When we left you last month, veteran metalman Scott Guildner had cut the roof off of Carl Tucker's perfectly good Shoebox Ford in an effort to obtain visceral excellence. With 3 inches taken out of the back and 4 hacked off the front, the freshly lowered lid was tack-welded into place and starting to look really good. Of course, cutting off metal is the easy part when it comes to chopping a top. Getting everything lined back up again is the hard part, which brings us to this month's installment.
Because a car's roof tapers outward as it gets closer to the doors, the top was too narrow after Guildner cut off its foundation, so everything needed to be stretched, widened, and cut to fit. A few strategically placed nips and tucks had everything lining up like little kids in a lunch line, and a few bites with the tin snips provided filler panels for the edges of the quarter-windows, which restored the compound curve that existed before the chop.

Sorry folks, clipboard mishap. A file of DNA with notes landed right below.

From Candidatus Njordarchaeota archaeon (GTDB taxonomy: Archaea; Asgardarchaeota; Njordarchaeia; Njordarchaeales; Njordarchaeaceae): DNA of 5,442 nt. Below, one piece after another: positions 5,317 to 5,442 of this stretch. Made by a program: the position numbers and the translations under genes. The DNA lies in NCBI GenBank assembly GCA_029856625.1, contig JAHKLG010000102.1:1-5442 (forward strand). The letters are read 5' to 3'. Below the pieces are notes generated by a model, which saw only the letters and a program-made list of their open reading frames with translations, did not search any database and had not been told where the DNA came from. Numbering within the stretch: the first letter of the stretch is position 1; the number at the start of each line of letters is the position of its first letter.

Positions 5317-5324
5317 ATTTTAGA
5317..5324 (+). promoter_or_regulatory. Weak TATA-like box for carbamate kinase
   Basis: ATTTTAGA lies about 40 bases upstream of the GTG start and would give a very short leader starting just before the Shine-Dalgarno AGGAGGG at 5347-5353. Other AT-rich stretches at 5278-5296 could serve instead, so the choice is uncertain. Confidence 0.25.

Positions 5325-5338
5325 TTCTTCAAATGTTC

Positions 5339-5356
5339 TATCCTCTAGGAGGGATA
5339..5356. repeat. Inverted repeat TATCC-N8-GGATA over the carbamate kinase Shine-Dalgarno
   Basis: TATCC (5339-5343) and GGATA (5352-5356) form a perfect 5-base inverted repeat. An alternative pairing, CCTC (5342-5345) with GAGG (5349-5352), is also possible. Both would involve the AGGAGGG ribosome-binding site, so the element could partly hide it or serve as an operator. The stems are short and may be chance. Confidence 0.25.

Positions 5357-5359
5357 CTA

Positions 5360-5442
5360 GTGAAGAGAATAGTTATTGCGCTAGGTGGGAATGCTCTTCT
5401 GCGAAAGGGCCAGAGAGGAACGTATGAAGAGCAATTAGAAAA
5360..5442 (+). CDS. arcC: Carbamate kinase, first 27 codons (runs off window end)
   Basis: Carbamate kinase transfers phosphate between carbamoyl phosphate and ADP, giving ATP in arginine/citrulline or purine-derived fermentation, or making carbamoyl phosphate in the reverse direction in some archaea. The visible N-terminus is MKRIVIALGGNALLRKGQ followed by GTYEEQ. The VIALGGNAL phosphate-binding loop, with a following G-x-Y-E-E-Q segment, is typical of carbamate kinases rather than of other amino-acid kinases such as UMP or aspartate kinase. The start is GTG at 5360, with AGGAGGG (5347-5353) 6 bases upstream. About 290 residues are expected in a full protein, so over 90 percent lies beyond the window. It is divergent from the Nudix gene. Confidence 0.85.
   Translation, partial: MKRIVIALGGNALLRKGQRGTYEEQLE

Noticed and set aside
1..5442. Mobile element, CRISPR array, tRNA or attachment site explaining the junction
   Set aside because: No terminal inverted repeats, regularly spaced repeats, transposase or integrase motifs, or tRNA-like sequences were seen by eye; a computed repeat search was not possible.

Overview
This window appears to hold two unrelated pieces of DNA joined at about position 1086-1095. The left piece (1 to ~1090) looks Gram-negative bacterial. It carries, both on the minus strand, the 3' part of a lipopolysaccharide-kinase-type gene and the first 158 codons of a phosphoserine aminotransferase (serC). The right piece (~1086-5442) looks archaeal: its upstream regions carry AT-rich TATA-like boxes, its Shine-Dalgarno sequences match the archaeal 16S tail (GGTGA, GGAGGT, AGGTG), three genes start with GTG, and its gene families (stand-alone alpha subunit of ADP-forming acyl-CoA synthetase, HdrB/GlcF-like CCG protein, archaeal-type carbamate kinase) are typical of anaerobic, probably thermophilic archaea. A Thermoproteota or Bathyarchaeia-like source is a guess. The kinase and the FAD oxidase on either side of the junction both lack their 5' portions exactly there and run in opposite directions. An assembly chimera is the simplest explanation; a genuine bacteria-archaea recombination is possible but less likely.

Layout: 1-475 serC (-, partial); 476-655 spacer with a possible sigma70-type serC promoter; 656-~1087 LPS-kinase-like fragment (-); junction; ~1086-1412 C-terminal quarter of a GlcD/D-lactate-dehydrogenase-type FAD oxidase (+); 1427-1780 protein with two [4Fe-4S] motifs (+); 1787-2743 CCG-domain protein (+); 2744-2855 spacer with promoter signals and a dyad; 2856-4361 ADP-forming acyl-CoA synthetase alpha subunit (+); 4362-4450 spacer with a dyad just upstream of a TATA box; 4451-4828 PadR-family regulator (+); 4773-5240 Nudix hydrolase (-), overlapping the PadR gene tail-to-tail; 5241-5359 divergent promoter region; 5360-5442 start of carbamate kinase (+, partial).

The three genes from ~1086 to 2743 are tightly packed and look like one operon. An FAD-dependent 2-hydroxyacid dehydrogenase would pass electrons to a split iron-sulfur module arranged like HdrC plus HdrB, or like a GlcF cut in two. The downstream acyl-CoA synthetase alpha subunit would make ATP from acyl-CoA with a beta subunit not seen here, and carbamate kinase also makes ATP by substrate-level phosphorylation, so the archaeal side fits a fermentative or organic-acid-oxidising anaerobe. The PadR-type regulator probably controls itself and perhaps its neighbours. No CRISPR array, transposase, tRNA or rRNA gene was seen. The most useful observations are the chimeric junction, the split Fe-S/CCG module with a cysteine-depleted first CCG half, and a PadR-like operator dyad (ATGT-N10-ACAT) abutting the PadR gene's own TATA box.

Things are starting to get a little more tricky in this stage of the game, as a little bit of fabricating is required, but have no fear. Take on each step as a project in and of itself, and don't forget to tack-weld everything together with as little actual welding as possible. So, if there's a problem, a few touches with the grinder will start things over at step one. Now follow along as we widen the roof, suck in the tops of the doors, stretch the window frames, and patch the quarter-windows. Next month: the back window, finish-welding, and Bondo!
Guildner Kustoms 8011 Langdon Ave., Dept. R&C Van Nuys, CA 91406 (818) 709-2139